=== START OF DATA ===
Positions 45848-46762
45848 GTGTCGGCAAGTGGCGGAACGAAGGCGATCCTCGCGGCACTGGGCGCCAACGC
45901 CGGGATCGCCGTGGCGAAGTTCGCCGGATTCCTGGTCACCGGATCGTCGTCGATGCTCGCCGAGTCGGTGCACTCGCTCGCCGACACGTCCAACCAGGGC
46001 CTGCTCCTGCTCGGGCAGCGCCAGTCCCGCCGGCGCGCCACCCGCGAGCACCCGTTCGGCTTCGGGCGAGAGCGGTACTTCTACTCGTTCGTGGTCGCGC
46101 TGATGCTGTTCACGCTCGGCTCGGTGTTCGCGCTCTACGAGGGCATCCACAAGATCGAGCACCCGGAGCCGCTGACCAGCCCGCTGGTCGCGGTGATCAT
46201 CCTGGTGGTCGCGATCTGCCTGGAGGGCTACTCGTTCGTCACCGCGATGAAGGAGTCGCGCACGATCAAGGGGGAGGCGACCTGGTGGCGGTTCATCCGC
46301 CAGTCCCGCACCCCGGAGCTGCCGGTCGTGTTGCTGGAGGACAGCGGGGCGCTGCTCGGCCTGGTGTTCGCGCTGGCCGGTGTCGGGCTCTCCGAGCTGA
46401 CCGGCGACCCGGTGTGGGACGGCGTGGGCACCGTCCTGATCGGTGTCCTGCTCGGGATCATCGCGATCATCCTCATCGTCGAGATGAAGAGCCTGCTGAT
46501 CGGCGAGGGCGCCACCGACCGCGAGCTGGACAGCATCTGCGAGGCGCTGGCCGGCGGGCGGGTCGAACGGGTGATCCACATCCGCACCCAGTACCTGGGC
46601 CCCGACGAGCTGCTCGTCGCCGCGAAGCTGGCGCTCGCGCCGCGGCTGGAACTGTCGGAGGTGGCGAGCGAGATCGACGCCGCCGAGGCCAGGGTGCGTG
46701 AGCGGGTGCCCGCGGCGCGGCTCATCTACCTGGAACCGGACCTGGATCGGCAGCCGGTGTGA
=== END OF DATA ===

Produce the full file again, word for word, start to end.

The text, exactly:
Positions 45848-46762
45848 GTGTCGGCAAGTGGCGGAACGAAGGCGATCCTCGCGGCACTGGGCGCCAACGC
45901 CGGGATCGCCGTGGCGAAGTTCGCCGGATTCCTGGTCACCGGATCGTCGTCGATGCTCGCCGAGTCGGTGCACTCGCTCGCCGACACGTCCAACCAGGGC
46001 CTGCTCCTGCTCGGGCAGCGCCAGTCCCGCCGGCGCGCCACCCGCGAGCACCCGTTCGGCTTCGGGCGAGAGCGGTACTTCTACTCGTTCGTGGTCGCGC
46101 TGATGCTGTTCACGCTCGGCTCGGTGTTCGCGCTCTACGAGGGCATCCACAAGATCGAGCACCCGGAGCCGCTGACCAGCCCGCTGGTCGCGGTGATCAT
46201 CCTGGTGGTCGCGATCTGCCTGGAGGGCTACTCGTTCGTCACCGCGATGAAGGAGTCGCGCACGATCAAGGGGGAGGCGACCTGGTGGCGGTTCATCCGC
46301 CAGTCCCGCACCCCGGAGCTGCCGGTCGTGTTGCTGGAGGACAGCGGGGCGCTGCTCGGCCTGGTGTTCGCGCTGGCCGGTGTCGGGCTCTCCGAGCTGA
46401 CCGGCGACCCGGTGTGGGACGGCGTGGGCACCGTCCTGATCGGTGTCCTGCTCGGGATCATCGCGATCATCCTCATCGTCGAGATGAAGAGCCTGCTGAT
46501 CGGCGAGGGCGCCACCGACCGCGAGCTGGACAGCATCTGCGAGGCGCTGGCCGGCGGGCGGGTCGAACGGGTGATCCACATCCGCACCCAGTACCTGGGC
46601 CCCGACGAGCTGCTCGTCGCCGCGAAGCTGGCGCTCGCGCCGCGGCTGGAACTGTCGGAGGTGGCGAGCGAGATCGACGCCGCCGAGGCCAGGGTGCGTG
46701 AGCGGGTGCCCGCGGCGCGGCTCATCTACCTGGAACCGGACCTGGATCGGCAGCCGGTGTGA